A recent discovery of ancient artifacts and skeletons found in Brazil has the potential to alter the history of the region. The artifacts pre-date earlier human artifacts by thousands of years. And the find was made quite by accident.

The further down the archaeologists dug, the more they found. After four years of excavation work, the researchers are still making monumental discoveries that are pushing back the timeline of human inhabitation in Brazil.

It Was Going to Be an Apartment Complex

A land developer and construction company, MRV – one of the largest construction companies in the country – made plans to build an apartment complex in the city of Sao Luis, located on Brazil’s northeastern coast. Almost as soon as they started digging, the workers unearthed shards of pottery and human bones.

Source: Wikimedia/Marek Ślusarczyk (Tupungato) Photo portfolio

Work on the apartment building halted as the construction company contacted archaeologists to perform an impact study on the site. That was in 2019. Over the next four years, excavations at the site continued to yield important and groundbreaking discoveries.

W Lage Arqueologia Was Hired to Inspect the Site

MRV hired W Lage Arqueologia, owned and operated by archaeologist Wellington Lage, to inspect the construction site. As Lage later stated, he had no clue that this seemingly routine job would lead to discoveries that could rewrite Brazilian history.

Source: Newsukraine

During the impact survey, Lage and his team discovered ancient stone tools and human remains that were thousands of years old. The project quickly shifted from a business formality to an ongoing archaeological excavation.

Other Artifacts Were Found There in the Past

The 15-acre parcel of land adjacent to the sprawling city of Sao Luis, which is the capital of the state of Maranhao, was called Rosane’s Farm. It was named after the daughter of the late landowner. After his passing, the parcel – which was described as overgrown and covered in tropical vegetation – was sold to the land developer.

Source: Arkeonews

However, when Wellington Lage began to research the history of the parcel, he found out that interesting artifacts have been found there in the recent past. Since the 1970s, pieces of well-worn pottery have popped up through the soil. In 1991, part of a human jawbone was found.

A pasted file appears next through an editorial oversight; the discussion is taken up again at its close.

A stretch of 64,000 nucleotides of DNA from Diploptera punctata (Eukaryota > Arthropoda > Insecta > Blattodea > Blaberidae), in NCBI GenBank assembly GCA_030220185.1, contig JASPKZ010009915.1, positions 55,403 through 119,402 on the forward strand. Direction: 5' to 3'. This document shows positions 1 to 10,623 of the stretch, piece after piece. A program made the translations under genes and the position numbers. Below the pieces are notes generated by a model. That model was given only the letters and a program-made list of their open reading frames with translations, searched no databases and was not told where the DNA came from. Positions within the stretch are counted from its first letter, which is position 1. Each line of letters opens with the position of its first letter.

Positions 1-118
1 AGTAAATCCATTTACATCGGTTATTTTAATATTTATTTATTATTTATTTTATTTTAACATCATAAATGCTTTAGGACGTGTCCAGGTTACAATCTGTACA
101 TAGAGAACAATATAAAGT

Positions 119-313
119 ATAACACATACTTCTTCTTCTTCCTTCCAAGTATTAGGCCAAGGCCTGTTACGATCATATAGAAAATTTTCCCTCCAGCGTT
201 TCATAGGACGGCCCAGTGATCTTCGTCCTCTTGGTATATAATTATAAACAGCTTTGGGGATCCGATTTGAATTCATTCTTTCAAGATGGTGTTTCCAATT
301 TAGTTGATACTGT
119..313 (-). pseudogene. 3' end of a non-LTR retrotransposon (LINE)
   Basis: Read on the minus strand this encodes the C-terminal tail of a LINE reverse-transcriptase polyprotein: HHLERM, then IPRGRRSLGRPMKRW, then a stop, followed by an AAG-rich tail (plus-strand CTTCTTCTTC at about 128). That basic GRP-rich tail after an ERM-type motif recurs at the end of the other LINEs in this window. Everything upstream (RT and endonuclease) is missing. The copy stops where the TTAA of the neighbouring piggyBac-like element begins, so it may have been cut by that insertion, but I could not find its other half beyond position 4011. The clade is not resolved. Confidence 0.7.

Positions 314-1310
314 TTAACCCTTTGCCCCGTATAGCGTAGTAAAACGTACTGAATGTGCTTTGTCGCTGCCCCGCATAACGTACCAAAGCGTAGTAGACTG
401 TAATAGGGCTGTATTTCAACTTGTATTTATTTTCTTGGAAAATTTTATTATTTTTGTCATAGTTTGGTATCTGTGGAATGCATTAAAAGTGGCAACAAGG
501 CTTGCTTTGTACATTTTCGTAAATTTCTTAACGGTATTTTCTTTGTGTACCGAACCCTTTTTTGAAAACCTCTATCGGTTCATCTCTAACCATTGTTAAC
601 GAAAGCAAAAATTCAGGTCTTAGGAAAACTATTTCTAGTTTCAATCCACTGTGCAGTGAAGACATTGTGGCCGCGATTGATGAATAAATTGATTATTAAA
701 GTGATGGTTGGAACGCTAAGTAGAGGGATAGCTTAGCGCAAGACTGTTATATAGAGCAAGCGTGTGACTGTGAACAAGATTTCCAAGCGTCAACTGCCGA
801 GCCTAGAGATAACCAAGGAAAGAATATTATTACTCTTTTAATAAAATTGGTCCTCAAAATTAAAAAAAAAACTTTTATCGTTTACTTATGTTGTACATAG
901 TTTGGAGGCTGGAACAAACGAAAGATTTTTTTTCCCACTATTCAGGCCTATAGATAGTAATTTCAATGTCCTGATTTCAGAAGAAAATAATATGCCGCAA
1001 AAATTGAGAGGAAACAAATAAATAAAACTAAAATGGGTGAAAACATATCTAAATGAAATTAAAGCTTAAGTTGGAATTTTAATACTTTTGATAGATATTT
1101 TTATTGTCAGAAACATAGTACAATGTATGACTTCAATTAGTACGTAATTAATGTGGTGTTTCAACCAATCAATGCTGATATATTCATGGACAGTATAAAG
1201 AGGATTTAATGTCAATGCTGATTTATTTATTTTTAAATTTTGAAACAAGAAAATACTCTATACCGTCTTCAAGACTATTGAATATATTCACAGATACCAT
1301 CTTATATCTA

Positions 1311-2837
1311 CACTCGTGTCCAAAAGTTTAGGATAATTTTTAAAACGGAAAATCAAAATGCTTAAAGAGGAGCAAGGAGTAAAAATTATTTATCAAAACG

A “Grandiose” Discovery

Lage and his team also found broken pottery and human remains at the site, but that was just the tip of the iceberg. They also unearthed stone tools, decorated shells, and man made earthen mounds. To date, archaeologists have found 43 human skeletons and more than 100,000 artifacts.

Source: Facebook/Museu Militar do Forte do Brum

When Brazil’s Institute for National Historic and Artistic Heritage, or IPHAN, officially announced the discovery just a few weeks ago, they referred to it as a “grandiose” find.

Layers of Artifacts

To conduct an archaeological excavation of this magnitude, Lage had to call in more researchers. He now leads a team of 27 people working at the site. In addition to archaeologists, he has brought in chemists, a historian, and a documentary filmmaker.

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One of the most surprising aspects of the site is that it has revealed layers of human occupation, each representing a distinctively different era. There are thousands of years of Brazilian history between the upper-most layer and the deepest one.

The Tupinamba People

According to Lage, the top layer of artifacts was left behind by the Tupinamba people. This was an umbrella term applied to various groups of indigenous South Americans who lived along the east coast of present-day Brazil and who all spoke a dialect of the Tupian language.

Source: Wikimedia Commons